With time travel, “meta humans” and knowing nods galore, The CW’s Arrow spin-off The Flash “is the most comic book show, I think, that’s ever been made,” DC Comics’ Chief Creative Officer Geoff Johns declares.
The new CW drama (premiering Tuesday at 8/7c) “embraces the superhero lore just fully on,” Johns continues. “There are references to Grodd, and that’s not just a reference. There’s plans for all sorts of crazy stuff.”
Even though The Flash stands proud of its rich source material, Barry Allen’s boyish exuberance welcomes all, and the show is designed to be accessible to non-Arrow viewers and non-comic book aficionados.
Read on as stars Grant Gustin and Tom Cavanagh and executive producers Andrew Kreisberg and Greg Berlanti reveal six more things to know about TV’s latest superhero.
BARRY ALLEN HAS THREE FATHERS | After his biological father (played by the original Flash, John Wesley Shipp) was arrested for the murder of his mother, Barry was raised by Detective Joe West (Law & Order‘s Jesse L. Martin). And now, another man, Dr. Harrison Wells, is mentoring Barry as he adjusts to the superpowered life. “One of the touchstones that we always talk about is Searching for Bobby Fischer, which is a movie we all love,” Kreisberg shares. “One father represents the heart, one represents the mind and one represents the soul. A lot of the early episodes and even the some of the ones we’re working on now are about Barry being faced with these choices [among his fathers] and having to help his fathers deal with each other.”
TIME TRAVEL WILL PLAY A ROLE | “It’s an important part of Flash mythology, so it has to be in there somewhere,” Johns reveals. Adds Berlanti: “It’s an active part of the first few episodes.”
NOT ALL META HUMANS ARE BAD | Just as the particle accelerator explosion transformed Barry into a hero, it will do the same with some of the others – AKA the meta humans – who were changed. “We’re really cognizant about not having too many people affected by the particle accelerator just being villains,” Berlanti says. “Sometimes, it’s that. Sometimes, it’s someone who’s good. In the case of [Captain] Cold [played by Prison Break‘s Wentworth Miller], it’s a someone who’s not affected at all.”
BARRY DOES NOT HAVE KILLER INSTINCTS | Taking a page from Arrow, who made a point not to take lives last season, “it’s important to Barry” to do the same when fighting baddie meta humans, Gustin says. “He doesn’t want to hurt anybody.” In dealing with that struggle, “what they’re going to end up doing with the meta humans becomes a very big part of Episode 3 and how they’re going to move forward. That becomes one of the biggest elements of the show,” Kreisberg previews, while star Tom Cavanagh describes the plot as “an incredible part of the show, a tremendous storyline and very cool-looking, too.”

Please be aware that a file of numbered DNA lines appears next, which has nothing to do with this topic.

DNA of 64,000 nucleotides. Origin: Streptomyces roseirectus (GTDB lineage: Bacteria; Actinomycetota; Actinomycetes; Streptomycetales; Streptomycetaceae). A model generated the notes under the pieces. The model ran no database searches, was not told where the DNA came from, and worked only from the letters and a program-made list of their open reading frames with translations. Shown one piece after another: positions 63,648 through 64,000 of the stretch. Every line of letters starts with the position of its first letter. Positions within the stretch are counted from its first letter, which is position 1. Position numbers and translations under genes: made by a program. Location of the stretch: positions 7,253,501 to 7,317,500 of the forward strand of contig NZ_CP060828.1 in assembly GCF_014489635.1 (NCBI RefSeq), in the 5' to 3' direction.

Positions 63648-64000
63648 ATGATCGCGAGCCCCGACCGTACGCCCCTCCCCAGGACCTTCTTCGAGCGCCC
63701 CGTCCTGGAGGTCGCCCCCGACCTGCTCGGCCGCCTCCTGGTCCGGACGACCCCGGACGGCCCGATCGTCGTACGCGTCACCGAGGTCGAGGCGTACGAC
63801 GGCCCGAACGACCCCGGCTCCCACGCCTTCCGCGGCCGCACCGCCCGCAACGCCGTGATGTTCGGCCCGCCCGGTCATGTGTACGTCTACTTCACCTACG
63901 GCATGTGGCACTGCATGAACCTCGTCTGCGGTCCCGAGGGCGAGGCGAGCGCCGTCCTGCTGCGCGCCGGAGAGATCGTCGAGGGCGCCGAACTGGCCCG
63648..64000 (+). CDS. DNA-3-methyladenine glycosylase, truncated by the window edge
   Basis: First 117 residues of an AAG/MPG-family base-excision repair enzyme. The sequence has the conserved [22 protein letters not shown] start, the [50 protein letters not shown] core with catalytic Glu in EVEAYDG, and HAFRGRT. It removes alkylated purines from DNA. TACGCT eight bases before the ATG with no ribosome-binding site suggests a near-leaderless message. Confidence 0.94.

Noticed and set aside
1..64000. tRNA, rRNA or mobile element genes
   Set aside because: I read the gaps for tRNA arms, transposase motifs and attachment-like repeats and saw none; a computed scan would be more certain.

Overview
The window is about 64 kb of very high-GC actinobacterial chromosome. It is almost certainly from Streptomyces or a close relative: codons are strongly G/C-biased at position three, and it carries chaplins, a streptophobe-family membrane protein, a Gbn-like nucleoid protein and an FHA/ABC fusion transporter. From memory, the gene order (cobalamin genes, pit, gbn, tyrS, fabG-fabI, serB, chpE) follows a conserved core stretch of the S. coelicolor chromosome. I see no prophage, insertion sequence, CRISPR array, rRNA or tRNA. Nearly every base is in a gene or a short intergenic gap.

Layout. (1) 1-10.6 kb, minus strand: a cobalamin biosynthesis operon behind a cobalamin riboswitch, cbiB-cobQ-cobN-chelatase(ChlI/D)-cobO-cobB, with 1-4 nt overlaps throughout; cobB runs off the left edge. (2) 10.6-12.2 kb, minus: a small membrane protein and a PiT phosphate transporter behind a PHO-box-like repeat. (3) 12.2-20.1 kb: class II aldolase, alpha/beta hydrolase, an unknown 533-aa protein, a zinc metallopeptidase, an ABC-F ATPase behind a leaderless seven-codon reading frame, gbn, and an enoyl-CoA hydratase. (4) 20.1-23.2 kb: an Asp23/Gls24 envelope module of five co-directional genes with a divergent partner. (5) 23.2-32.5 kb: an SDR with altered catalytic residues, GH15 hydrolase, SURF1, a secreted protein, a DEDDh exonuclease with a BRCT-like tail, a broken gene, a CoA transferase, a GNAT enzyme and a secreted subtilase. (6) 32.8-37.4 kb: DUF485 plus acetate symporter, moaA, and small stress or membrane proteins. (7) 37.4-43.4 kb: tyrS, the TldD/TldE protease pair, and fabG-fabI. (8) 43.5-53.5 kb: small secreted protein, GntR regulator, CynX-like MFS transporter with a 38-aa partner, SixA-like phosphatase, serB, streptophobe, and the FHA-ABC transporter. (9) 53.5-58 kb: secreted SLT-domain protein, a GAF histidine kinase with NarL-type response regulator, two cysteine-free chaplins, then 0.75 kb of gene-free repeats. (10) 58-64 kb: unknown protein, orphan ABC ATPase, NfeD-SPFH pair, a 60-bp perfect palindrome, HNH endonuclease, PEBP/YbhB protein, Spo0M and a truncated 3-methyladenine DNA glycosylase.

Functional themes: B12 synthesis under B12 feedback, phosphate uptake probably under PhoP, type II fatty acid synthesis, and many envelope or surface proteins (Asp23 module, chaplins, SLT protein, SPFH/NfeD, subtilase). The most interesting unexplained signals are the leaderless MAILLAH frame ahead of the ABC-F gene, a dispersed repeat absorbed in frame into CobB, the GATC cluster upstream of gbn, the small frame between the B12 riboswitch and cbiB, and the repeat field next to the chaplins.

GUSTIN IS TURNING INTO BARRY ALLEN | “I feel like every day, it’s hard to tell a difference between me and Barry, because I’m Barry more often now than I’m Grant,” the actor says, earning a playful “Thank God!” from his co-star Cavanagh. “And I carry him with me a lot when I leave. I think about it all the time. I really do. I’m just thinking about the script and the character all the time now… I was talking to Andrew about it recently when he was in town, and just how I’m bummed out sometimes that it feels like everything feels heavy and [Barry’s] weighed down right now. I’m feeling that way now!”
IT’S FRIENDLY TO NEWBIES | “Although it is a spin-off, you don’t need to have watched a minute of Arrow to enjoy The Flash pilot,” Kreisberg promises. But if you do watch both CW series, you’re in for a treat when the two shows cross over later this season. “It’s not just the gimmick. It’s also advancing the storylines that we’ve been telling and [seeing] your characters really grow,” Kreisberg previews. “When you look at both of these crossovers, these aren’t just about the crossovers of the cast. They really are very important episodes for what Barry’s going through, for what Oliver’s growing through.”